human behavior

01/15/2014 - 12:18

It might be true that people have a harder time controlling themselves when they are tired at the end of the day, but that doesn't mean that self-control is a limited resource, say authors in the Cell Press publication Trends in Cognitive Sciences on January 15th. The trick to fighting that couch potato urge is for you (or your kids) to find pleasure in productive activities.

 

12/03/2013 - 14:41

A new brain connectivity study from Penn Medicine published today in the Proceedings of National Academy of Sciences found striking differences in the neural wiring of men and women that’s lending credence to some commonly-held beliefs about their behavior.

 

12/02/2013 - 13:45

Children who experience profound neglect have been found to be more prone to a behavior known as "indiscriminate friendliness," characterized by an inappropriate willingness to approach adults, including strangers.

 

11/21/2013 - 11:30

The ability to differentiate your own body from others is a fundamental skill, critical for humans' ability to interact with their environments and the people in them. Now, researchers reporting in Current Biology, a Cell Press publication, on November 21 provide some of the first evidence that newborn babies enter the world with the essential mechanisms for this kind of body awareness already in place.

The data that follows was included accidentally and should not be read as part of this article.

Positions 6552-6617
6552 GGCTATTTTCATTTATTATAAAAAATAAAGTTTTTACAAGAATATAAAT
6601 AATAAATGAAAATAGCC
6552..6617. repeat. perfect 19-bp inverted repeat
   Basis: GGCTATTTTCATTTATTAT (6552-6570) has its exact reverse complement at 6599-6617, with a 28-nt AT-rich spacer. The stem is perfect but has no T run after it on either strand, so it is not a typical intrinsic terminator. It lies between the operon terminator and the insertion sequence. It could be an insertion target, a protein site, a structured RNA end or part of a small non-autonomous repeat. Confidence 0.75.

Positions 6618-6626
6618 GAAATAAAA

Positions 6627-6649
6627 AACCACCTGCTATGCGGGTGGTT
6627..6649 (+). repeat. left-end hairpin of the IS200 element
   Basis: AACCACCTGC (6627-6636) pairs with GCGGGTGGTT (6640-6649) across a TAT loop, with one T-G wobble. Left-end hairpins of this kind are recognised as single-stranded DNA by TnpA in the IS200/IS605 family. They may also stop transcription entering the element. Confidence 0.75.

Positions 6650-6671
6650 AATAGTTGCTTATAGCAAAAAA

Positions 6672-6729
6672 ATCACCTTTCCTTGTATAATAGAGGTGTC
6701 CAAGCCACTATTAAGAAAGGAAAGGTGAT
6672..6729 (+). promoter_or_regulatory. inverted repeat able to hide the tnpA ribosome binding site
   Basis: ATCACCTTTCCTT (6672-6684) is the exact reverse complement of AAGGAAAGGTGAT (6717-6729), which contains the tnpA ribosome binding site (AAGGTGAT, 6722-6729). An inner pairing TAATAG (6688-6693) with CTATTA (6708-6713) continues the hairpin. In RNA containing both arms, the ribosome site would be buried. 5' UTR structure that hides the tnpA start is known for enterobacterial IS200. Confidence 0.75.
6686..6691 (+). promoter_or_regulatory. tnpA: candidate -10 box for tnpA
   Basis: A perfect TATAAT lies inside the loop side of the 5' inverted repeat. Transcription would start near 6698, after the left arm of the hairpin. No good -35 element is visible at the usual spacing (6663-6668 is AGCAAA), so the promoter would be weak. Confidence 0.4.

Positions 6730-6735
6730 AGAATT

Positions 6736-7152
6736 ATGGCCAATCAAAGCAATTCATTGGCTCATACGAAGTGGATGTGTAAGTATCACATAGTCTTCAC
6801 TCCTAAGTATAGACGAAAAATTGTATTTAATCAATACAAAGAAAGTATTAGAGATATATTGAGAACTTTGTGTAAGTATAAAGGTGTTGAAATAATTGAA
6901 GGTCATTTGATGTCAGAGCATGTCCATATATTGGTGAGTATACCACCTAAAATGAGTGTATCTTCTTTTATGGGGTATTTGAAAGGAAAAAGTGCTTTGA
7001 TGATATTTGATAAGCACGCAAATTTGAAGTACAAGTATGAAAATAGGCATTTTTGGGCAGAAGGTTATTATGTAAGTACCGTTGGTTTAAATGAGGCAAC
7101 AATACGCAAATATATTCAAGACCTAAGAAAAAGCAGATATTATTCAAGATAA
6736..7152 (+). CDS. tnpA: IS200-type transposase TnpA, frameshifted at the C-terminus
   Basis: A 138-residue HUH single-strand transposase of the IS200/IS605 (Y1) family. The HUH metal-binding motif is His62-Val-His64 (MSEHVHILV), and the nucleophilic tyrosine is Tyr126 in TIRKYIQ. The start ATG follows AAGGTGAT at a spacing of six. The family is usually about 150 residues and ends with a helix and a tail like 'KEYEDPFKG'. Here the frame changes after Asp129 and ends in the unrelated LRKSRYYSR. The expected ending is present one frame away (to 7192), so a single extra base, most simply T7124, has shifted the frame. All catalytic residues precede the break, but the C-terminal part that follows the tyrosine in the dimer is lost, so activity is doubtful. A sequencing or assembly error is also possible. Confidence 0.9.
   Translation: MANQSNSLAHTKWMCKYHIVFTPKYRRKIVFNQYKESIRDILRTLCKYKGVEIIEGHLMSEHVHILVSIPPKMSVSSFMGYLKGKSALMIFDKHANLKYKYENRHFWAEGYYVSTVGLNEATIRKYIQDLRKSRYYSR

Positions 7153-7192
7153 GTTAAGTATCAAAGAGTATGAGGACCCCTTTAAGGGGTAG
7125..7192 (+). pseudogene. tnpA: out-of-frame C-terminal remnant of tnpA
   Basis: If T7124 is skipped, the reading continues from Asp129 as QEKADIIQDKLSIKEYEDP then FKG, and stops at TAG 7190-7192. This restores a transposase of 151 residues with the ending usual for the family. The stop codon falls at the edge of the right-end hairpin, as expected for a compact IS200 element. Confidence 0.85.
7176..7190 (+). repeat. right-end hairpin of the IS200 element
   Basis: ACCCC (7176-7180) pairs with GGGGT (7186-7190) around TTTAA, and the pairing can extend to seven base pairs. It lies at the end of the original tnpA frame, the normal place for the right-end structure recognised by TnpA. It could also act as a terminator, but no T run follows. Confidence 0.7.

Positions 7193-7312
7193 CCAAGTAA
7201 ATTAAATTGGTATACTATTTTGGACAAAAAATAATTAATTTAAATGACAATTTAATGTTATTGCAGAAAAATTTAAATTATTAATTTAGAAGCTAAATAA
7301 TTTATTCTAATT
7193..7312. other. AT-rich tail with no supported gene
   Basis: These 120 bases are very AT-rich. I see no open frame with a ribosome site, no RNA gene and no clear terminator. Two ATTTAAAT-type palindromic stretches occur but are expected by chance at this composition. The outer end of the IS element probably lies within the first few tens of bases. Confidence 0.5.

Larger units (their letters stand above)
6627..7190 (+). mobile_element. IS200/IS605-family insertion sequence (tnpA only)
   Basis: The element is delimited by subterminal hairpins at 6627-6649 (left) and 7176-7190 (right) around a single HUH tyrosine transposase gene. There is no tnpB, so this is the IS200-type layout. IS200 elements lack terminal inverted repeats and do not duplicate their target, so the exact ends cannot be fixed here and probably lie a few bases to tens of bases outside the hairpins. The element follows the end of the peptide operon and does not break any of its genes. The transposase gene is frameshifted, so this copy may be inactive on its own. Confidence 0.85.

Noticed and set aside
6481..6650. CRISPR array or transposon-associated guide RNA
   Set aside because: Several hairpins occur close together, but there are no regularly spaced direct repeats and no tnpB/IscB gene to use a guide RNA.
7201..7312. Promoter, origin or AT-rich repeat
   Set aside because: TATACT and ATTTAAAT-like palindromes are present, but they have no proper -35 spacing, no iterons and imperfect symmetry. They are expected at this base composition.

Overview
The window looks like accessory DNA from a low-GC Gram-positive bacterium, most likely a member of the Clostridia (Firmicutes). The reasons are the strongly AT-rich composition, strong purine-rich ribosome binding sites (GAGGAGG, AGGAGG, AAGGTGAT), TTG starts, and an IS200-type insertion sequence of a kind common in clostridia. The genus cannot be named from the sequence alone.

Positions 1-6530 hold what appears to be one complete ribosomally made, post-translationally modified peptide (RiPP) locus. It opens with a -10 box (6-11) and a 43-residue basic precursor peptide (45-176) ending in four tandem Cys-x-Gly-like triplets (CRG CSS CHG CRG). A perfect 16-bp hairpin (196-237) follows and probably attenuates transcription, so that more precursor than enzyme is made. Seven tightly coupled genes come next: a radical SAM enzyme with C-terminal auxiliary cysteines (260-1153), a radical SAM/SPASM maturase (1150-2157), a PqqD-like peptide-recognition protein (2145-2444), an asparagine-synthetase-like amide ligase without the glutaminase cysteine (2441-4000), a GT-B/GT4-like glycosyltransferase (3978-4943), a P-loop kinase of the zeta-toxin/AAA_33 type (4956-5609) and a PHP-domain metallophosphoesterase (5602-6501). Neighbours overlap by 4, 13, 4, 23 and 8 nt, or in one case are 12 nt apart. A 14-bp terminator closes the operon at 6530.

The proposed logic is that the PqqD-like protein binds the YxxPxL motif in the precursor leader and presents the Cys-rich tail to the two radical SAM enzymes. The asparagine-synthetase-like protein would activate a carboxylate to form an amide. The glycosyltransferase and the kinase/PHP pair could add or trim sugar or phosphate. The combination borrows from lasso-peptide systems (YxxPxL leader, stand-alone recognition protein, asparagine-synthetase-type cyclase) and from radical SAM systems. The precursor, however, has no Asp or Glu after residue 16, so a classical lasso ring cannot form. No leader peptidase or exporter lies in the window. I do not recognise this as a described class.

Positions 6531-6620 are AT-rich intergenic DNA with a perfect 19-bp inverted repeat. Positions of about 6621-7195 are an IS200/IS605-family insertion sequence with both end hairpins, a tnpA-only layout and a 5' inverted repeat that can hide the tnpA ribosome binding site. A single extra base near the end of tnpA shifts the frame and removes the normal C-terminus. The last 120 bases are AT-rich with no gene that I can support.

10/21/2013 - 13:43

Bold and outgoing or shy and retiring –– while many people can shift from one to the other as circumstances warrant, in general they lean toward one disposition or the other. And that inclination changes little over the course of their lives.

 

10/10/2013 - 10:50

Egoism and narcissism appear to be on the rise in our society, while empathy is on the decline. And yet, the ability to put ourselves in other people’s shoes is extremely important for our coexistence. A research team headed by Tania Singer from the Max Planck Institute for Human Cognitive and Brain Sciences has discovered that our own feelings can distort our capacity for empathy. This emotionally driven egocentricity is recognised and corrected by the brain. When, however, the right supramarginal gyrus doesn’t function properly or when we have to make particularly quick decisions, our empathy is severely limited.